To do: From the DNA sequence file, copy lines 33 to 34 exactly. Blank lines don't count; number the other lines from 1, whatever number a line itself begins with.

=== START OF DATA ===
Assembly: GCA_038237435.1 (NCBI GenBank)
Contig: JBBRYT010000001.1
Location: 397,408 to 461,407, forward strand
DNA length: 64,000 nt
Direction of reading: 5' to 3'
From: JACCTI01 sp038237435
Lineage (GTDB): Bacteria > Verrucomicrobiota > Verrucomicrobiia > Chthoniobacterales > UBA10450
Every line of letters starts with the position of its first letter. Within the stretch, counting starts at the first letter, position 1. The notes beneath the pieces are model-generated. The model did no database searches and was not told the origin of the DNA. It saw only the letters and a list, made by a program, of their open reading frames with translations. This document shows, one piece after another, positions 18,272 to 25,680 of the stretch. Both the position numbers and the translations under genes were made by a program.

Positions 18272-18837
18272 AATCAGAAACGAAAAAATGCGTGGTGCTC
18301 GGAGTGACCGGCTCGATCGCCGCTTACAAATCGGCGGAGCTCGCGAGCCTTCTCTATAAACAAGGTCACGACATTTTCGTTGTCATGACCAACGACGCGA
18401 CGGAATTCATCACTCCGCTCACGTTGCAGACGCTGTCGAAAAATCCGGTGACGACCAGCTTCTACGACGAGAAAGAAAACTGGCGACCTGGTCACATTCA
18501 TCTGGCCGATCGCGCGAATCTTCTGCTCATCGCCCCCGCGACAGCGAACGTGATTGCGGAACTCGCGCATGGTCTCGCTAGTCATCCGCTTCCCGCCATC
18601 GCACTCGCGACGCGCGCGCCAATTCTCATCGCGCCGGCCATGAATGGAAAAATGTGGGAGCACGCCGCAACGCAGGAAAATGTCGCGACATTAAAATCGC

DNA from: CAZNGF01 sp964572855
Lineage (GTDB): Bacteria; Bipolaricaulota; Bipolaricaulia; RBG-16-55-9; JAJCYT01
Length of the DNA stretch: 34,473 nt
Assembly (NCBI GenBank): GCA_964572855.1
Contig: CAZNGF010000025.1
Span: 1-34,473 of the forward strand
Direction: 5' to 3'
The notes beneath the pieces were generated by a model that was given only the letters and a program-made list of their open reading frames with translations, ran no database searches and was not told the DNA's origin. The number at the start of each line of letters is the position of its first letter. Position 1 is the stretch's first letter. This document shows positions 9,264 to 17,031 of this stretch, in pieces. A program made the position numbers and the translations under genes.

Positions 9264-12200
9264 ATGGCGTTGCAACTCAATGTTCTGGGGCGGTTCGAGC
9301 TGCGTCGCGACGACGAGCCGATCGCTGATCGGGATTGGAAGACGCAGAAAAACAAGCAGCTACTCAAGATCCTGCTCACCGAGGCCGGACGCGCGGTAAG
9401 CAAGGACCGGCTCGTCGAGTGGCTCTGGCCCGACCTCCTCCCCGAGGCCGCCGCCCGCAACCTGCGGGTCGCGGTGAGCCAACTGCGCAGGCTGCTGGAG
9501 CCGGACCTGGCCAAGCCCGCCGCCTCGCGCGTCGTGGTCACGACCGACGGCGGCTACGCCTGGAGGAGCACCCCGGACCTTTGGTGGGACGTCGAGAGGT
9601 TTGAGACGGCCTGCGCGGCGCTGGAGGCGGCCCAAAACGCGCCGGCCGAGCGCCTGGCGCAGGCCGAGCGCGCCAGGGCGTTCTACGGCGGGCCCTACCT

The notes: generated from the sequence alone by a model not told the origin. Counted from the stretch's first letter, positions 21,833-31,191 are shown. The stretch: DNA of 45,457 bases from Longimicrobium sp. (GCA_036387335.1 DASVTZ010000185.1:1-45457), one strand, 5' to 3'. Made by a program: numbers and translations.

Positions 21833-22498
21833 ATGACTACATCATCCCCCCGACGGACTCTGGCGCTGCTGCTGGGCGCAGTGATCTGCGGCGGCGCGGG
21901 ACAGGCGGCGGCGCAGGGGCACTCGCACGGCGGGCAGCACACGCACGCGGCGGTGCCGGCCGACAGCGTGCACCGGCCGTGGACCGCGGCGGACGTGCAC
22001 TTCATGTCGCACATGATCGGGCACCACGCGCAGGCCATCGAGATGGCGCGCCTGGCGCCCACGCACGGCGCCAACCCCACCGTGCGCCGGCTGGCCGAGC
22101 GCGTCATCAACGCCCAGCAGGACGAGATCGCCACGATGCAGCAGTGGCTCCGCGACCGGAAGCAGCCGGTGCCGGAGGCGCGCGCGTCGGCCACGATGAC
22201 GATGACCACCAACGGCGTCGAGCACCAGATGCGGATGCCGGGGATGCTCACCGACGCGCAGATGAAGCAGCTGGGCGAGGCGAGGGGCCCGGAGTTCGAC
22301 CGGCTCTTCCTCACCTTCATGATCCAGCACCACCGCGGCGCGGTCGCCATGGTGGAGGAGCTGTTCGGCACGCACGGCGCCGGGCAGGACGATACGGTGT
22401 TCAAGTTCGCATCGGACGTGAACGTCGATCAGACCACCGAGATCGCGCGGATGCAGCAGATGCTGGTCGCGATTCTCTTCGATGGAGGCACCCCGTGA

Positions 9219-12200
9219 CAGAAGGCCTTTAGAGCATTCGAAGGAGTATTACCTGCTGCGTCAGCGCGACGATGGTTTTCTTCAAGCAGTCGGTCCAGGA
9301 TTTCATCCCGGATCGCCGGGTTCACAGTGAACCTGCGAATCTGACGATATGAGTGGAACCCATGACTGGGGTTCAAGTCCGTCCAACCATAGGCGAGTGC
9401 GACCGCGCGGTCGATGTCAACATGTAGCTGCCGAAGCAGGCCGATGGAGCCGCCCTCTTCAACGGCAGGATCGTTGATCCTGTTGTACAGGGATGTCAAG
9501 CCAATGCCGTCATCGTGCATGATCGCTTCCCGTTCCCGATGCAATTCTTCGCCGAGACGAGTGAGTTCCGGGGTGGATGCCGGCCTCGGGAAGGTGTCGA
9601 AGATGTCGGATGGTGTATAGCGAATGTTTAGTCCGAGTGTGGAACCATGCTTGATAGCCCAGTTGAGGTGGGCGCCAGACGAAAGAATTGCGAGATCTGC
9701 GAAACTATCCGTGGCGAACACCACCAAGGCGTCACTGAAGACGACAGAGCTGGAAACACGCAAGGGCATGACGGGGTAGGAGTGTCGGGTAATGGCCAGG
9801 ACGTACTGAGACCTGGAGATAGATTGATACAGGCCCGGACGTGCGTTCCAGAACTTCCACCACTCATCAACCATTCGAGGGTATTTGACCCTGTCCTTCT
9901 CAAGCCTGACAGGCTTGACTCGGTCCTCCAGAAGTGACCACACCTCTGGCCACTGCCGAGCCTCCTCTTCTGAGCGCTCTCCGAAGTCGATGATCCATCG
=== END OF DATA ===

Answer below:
22001 TTCATGTCGCACATGATCGGGCACCACGCGCAGGCCATCGAGATGGCGCGCCTGGCGCCCACGCACGGCGCCAACCCCACCGTGCGCCGGCTGGCCGAGC
22101 GCGTCATCAACGCCCAGCAGGACGAGATCGCCACGATGCAGCAGTGGCTCCGCGACCGGAAGCAGCCGGTGCCGGAGGCGCGCGCGTCGGCCACGATGAC